Forgotten Foto Friday: Centruroides vittatus

I got this idea from Doug Taron over at Gossamer Tapestry, who credits Steve Borichevsky at Shooting my Universe for an occasional feature called Forgotten Photo Friday (hopefully my use of the alternative spelling “Foto” won’t be considered too presumptuous).  Perfect timing, as I recently ran across these photos of Centruroides vittatus (striped bark scorpion) that I took last fall after finding him secreted under a rock in a dolomite glade at White River Balds Natural Area in extreme southwest Missouri.  One other photo from the series did make it onto the blog last year – an extreme closeup of his seemingly “smiling” face (see A face only a mother could love), and while these photos are less extreme, I think they still deserve to be shared nevertheless.



One thing that strikes me about this individual is how marvelously well-matched is his coloration with that of the surrounding rocks – a perfect example of the cryptic coloration that characterizes most members of the family (Buthidae) to which this species belongs.

Photo Details: Canon 50D w/ 100mm macro lens (ISO 100, 1/250 sec, f/13-16), Canon MT-24EX flash (1/4 ratio) w/ Sto-Fen. Typical post-processing (levels, minor cropping, unsharp mask).

Copyright © Ted C. MacRae 2010

About Ted C. MacRae

Ted C. MacRae is a research entomologist by vocation and beetle taxonomist by avocation. Areas of expertise in the latter include worldwide jewel beetles (Buprestidae) and North American longhorned beetles (Cerambycidae). More recent work has focused on North American tiger beetles (Cicindelidae) and their distribution, ecology, and conservation.
This entry was posted in Arachnida, Scorpiones and tagged , , , , , . Bookmark the permalink.

12 Responses to Forgotten Foto Friday: Centruroides vittatus

  1. Dave says:

    Thanks Ted – beautiful pictures of a striking animal. I just spent an hour taking down the pond fountain for the winter after letting a red-breasted nuthatch have one last drink. The arthropod season here is over for the year and it is time to start settling for pictures. Nice to start off with some good ones.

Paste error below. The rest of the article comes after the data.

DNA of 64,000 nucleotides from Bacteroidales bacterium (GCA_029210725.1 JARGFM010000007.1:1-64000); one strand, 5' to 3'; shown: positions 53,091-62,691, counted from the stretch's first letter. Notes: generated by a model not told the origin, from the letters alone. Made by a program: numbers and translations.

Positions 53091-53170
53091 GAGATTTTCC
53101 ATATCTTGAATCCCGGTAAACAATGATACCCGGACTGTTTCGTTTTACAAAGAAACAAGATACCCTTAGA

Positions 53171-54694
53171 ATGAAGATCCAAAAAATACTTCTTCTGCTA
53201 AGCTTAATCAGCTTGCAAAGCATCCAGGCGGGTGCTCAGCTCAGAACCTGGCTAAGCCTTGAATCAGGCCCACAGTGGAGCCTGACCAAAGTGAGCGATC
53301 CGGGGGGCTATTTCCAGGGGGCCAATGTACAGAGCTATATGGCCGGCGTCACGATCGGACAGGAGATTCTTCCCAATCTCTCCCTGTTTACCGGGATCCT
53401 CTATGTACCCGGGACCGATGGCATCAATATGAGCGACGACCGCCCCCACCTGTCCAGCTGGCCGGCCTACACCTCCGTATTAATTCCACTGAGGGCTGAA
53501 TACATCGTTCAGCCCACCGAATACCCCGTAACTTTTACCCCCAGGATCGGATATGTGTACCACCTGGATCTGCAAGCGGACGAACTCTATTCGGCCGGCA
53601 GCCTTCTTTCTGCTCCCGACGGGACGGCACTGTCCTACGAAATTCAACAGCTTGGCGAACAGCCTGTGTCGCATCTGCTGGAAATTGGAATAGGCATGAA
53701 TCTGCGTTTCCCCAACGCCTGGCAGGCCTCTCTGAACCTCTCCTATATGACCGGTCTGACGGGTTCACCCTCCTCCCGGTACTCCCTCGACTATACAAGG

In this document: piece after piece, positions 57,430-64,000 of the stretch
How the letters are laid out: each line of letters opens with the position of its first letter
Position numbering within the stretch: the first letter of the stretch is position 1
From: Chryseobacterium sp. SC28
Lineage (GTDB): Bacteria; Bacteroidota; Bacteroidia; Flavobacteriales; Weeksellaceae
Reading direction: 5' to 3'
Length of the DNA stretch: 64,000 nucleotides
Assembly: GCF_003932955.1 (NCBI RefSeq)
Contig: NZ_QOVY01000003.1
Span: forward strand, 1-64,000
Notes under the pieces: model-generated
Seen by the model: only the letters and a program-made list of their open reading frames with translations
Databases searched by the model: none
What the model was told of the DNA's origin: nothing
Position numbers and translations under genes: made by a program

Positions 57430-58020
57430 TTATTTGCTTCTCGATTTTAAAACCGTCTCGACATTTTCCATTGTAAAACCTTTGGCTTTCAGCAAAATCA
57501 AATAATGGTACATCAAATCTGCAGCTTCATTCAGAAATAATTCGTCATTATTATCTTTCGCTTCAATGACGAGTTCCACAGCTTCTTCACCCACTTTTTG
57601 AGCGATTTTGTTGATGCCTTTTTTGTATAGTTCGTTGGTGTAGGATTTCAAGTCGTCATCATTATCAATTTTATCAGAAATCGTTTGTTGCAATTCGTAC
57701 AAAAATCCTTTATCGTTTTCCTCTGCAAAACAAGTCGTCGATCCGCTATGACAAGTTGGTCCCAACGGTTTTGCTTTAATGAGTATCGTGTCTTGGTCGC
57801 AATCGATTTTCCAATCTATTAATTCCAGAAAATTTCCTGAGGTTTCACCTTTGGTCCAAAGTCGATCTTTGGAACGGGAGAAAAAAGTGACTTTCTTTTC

• Well, you’re welcome – and thank you. Yes, sadly, the arthropod season is over here now, too. However, I still have many photographs from Nebraska and a few earlier trips in Missouri that I haven’t gotten to yet, so the fun doesn’t have to end!

  2. danceswithmoths says:

    wonderful photos with so very much detail! I find their camoflauge quite amazing. Happy to re-find your blog again Ted, good stuff🙂

  3. Bryan Hughes says:

    What an oddly long face compared to my limited scorpion experience in Arizona. Beautiful photos, er, Fotos.

    • Hi Bryan, and thanks.

      The “long” face is a bit of an optical illusion caused by the position of the dorsal eyes in the closeup. All scorpions have these dorsal eyes (at least as far as I know), but there are eyes at the frontolateral edge of the carapace as well. Google Arizona scorpion images and you’ll it’s the same in your species.

      • Bryan Hughes says:

        I think what’s making it look long to me is how much further back the plate that covers the head is from covering the mouth parts. It looks far more exposed than in Hadrarus, for example, which seems to extend all the way over the top of them.

  4. I wonder if this is the same species I’ve seen in Jefferson Co., MO, though I never stuck around to get a close look! Now that I see it in your photo, it is a pretty amazing critter; the eyes, those jaws, and that first joint of the front legs.

    • James C. Trager says:

      It’s the same, Anne, and the only one we have native in MO. I don’t see them nearly as often as I’d like, nor in many places whereI’d expect them.

      Great images, Ted!

    • I’ve seen these in JeffCo as well at Victoria and Valley View Glades. I presume that is about as far north that they get, although perhaps there are some small populations in bluff habitat along the lower Missouri River.

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